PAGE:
Sept. 7, 2020 By Christian Murray
Council Member Robert Holden, who represents the 30th Council District, considers himself to be a “common sense” elected official—something he says is in short supply among legislators in New York City.
Holden, whose district includes Glendale, Middle Village and Maspeth, says that the progressive and socialist policies of Mayor De Blasio and many in the city council are responsible for putting “the greatest city in the world” at risk of decline.
He talks to the Queens Post and discusses the spike in shootings and murders.
Holden says the “war on police;” progressive bail reform policies; and the “emptying” of the Rikers Island prison facility has put the public at risk.
“We are paying the price for the anti-police protests and the anti-police rhetoric,” Holden says, which has led to the defund and abolish-the-police movement. “My [city council] colleagues are certainly leading the way with the anti-police rhetoric.”
Holden, in the podcast, is critical of some of his council colleagues who argue that the jump in shootings and crime is due to a police slowdown.
“That’s a joke,” Holden, a Democrat, said. “It’s what they have done to the city. We had a great NYPD for decades.”
Holden argues that many dangerous criminals are not doing prison time due to new bail reform laws that were passed by the state last year. Many are now on the streets, he adds.
Holden is especially critical of Mayor Bill de Blasio and his desire to reduce the prison population at Rikers Island, which the council member says has led to more criminals being at large. He also says that the Mayor’s policy to ultimately shut the facility down in favor of borough-based jails is misguided.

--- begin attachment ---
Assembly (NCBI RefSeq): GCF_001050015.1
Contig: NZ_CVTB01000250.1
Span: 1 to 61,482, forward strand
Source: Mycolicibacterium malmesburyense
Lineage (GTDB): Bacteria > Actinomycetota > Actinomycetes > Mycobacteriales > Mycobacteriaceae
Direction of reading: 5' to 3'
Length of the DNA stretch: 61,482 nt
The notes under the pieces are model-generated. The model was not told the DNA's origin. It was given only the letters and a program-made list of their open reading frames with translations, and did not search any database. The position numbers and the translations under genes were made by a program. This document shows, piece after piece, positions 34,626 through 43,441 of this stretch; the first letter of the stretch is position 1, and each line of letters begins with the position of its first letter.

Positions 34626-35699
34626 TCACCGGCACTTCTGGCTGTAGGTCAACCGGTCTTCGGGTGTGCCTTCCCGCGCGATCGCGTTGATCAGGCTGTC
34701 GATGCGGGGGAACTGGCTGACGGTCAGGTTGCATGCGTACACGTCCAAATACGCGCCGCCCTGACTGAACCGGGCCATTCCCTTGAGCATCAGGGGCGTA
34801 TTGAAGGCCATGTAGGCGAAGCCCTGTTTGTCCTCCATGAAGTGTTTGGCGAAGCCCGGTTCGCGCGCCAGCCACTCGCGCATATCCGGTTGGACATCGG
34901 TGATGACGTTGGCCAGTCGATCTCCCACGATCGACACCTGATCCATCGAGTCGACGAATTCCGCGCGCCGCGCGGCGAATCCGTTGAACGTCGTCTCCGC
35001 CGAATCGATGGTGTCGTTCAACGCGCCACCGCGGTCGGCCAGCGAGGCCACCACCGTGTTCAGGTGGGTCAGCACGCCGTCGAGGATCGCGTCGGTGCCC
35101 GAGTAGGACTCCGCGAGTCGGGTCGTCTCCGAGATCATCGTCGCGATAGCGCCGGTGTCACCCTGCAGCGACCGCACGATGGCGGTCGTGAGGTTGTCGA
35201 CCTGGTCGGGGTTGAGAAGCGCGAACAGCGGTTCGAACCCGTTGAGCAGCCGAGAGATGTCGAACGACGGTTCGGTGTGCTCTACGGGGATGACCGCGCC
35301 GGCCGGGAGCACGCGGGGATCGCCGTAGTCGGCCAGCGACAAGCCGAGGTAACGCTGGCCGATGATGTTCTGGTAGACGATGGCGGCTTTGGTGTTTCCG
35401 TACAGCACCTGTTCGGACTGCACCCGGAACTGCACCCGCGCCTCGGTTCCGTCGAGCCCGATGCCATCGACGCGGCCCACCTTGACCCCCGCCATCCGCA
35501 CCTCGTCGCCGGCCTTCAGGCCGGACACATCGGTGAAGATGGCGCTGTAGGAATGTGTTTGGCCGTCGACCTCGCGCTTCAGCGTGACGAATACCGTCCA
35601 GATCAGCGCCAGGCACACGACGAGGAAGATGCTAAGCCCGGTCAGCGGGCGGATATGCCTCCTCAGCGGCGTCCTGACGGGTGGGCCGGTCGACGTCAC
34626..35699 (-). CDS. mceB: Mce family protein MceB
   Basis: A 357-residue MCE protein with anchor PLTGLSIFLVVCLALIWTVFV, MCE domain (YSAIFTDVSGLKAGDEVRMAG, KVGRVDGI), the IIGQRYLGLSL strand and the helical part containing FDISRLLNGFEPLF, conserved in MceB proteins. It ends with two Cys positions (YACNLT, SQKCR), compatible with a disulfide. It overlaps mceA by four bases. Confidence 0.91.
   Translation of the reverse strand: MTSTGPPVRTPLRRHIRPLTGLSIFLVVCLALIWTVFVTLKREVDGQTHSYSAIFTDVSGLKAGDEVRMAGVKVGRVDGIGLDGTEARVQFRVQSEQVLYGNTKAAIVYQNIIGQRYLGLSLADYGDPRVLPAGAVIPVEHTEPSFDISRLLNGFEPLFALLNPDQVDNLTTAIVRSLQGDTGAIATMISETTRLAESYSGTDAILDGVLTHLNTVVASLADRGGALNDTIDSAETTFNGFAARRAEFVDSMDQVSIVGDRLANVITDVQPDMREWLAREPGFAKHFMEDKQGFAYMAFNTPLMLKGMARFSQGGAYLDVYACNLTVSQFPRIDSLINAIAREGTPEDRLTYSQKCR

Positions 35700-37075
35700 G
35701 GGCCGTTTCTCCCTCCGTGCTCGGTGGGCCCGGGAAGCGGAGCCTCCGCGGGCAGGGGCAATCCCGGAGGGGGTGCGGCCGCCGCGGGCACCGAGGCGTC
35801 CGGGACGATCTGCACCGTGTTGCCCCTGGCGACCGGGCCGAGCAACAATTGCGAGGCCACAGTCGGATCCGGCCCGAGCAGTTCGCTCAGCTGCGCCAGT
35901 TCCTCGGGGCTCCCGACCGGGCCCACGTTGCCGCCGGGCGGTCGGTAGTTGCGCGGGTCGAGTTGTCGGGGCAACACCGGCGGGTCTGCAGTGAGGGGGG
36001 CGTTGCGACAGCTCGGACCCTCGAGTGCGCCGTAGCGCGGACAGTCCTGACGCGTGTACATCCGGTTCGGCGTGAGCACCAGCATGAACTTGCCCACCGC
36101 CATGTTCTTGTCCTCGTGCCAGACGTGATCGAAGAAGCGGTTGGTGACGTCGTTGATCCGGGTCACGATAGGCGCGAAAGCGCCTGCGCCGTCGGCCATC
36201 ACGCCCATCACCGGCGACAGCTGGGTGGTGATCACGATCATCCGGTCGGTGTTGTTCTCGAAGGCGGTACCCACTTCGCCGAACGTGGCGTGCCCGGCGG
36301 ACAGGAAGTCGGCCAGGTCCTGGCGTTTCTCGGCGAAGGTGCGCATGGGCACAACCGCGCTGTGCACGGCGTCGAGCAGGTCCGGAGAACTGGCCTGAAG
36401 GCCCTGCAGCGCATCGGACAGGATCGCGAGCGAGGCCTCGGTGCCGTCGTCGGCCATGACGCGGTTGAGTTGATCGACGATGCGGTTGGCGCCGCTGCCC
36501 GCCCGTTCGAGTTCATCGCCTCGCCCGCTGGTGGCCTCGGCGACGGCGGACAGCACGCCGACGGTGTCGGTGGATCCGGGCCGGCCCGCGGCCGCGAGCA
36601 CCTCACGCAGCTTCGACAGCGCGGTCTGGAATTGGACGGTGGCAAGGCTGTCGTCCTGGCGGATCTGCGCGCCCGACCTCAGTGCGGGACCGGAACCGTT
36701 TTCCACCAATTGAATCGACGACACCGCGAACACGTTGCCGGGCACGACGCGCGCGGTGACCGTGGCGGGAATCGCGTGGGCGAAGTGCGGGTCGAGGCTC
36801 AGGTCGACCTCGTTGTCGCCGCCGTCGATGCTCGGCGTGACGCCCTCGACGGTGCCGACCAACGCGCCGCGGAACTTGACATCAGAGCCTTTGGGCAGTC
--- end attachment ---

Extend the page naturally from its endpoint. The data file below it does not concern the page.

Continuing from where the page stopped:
“The mayor has done everything wrong with public safety,” Holden says, adding that his desire to reduce the prison population at Rikers as well as the blanket changes being made to the NYPD are the source of the public safety issues.
Holden says that he could never understand the mayor’s fervor to close Rikers Island and the entire “close Rikers movement.”
“It’s not the buildings’ fault things were happening,” he said. “It was management…and that was what needed fixing.”
“There is this religious movement to close Rikers,” Holden said. “Then you had some people come forward in the city council saying you should not build any jails at all….very, crazy radical ideas.”
He said the concept to close Rikers Island and spend billions to construct “skyscraper jails” makes even little sense now given the economic crisis the city now faces. He says rebuild Rikers.
Holden, during the podcast, says the mayor’s policy toward homelessness is also problematic—putting the public at risk.
He says the mayor is in favor of building large dormitory shelters that house a large number of people.
Holden says that the 200-bed, all-male facility that opened in Glendale this year has become a source of problems. He says in the podcast that the men have attacked and robbed random people nearby and even fight among themselves.
He says that building smaller, more manageable “faith based” shelters is a better solution. He said the large facilities—with many people–are just too difficult to manage and are a source of problems. Many people, he said, in these facilities have mental health issues and need to be monitored.
Holden in the podcast talks about the city budget—and the $9 billion hole– and says that many of the mayor’s costly programs need to be cut back.
He says that raising taxes on residents in the five boroughs is not the solution and it would hurt the middle class the most. He says the wealthy have shelters and will find ways to avoid them or move elsewhere.
The council member in the podcast discusses whether he would run for mayor. The New York Post editorial board suggested last month that he would be a good choice.
Holden didn’t dismiss running and said that the next mayor needs to have common sense.
“I’m listening to a lot of people…I would have to convince my wife and that would be a huge task,” he said. “It is flattering.”
A lifelong Democrat who lost the primary to Elizabeth Crowley, but then ran on the GOP line and beat her in the general. Please explain.